Q & A with Edward Scott | 5 Spot | Salt Lake City | Salt Lake City Weekly
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News » 5 Spot

Q & A with Edward Scott


  • Matt Spencer

Editor's note: Santa Ed passed away four days before Christmas on Wednesday, Dec. 21. Thank you for the joy you brought to countless local children.

Forget the sleigh; "Santa Ed" drives a red GMC Denali. The 70-year-old professional Santa is racking up the miles this season as he visits homes, company parties and other gigs. Edward Scott of West Jordan, a civil mechanical designer by day, has been playing Saint Nick for the past seven years.

How did you start out as a professional Santa?
I've had a beard for over 40 years. When it turned white, and with my physical appearance, kids actually let me know what my obvious path was. My wife and I would go Christmas shopping and parents would come up to me, and tell me their kids thought I was Santa. And they'd ask if I'd talk with them.

What was your first gig?
The first year was in the hospital where I was a patient. I'd had heart surgery and my wife brought my Santa coat for me to walk the halls. As I visited others, it helped me to heal.

What's your going rate?
It varies with time and distance I have to travel.

Do you own more than one suit?
I have two specially made suits. I prefer the longer coat that, to me, represents a more old-fashioned Father Christmas look.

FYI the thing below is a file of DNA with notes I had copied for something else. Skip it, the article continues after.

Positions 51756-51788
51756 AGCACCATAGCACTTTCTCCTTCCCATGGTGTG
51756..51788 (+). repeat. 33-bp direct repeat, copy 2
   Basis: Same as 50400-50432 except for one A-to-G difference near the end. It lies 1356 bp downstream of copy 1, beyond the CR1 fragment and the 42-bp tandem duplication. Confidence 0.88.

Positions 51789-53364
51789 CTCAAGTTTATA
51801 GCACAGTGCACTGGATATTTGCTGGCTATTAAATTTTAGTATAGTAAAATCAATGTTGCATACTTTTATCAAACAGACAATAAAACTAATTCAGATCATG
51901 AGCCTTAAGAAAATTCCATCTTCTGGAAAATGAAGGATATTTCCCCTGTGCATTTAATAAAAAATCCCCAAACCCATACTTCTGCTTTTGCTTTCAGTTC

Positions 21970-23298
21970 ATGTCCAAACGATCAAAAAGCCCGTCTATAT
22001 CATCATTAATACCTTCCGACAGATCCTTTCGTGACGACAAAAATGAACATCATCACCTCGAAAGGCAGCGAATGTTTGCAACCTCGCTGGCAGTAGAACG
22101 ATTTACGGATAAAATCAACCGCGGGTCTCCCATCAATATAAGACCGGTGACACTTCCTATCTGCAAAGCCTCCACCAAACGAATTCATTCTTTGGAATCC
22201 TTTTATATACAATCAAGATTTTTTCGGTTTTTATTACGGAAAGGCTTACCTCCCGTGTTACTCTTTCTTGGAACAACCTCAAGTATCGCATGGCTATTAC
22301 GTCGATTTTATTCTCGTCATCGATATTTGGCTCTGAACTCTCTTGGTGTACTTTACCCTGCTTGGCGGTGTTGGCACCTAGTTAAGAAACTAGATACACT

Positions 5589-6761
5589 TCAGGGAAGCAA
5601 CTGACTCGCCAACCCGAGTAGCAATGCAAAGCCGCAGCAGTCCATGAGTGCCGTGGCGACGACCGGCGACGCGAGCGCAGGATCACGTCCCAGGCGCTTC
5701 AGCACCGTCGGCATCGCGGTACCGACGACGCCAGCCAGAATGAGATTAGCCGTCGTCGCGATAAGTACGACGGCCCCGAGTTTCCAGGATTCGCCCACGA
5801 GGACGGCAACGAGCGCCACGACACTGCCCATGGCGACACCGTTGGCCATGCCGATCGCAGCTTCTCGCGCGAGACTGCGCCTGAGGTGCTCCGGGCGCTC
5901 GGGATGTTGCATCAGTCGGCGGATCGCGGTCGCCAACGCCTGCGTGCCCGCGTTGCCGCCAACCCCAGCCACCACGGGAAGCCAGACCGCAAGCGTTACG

What's the most unusual request you've received from an adult?
I was asked by a young firefighter to assist in asking his girlfriend to marry him. I rode up to her house in a fire truck with the lights flashing and sirens blaring.

Any dicey moments in your career as Santa?
I was to do a surprise visit to someone's house, but was given the wrong address. So I went into someone else's house instead.

What are the best moments?
It's that first magical moment when recognition flashes in the eyes of children—and many adults—when they see me as Santa coming through the door.

Can people tell you're a Santa even when you're off duty?
Yes! It's difficult to go shopping or generally out in public. My wife jokingly says she can't take me anywhere because it takes us twice as long.

What advice would you give a newcomer entering the profession?
Be professional and provide quality in everything you do—from your suit to your attitude. Be sincere in your desire to create that magical moment that will lie in a child's heart forever. Children are smart, and they can see through things if they're not done correctly.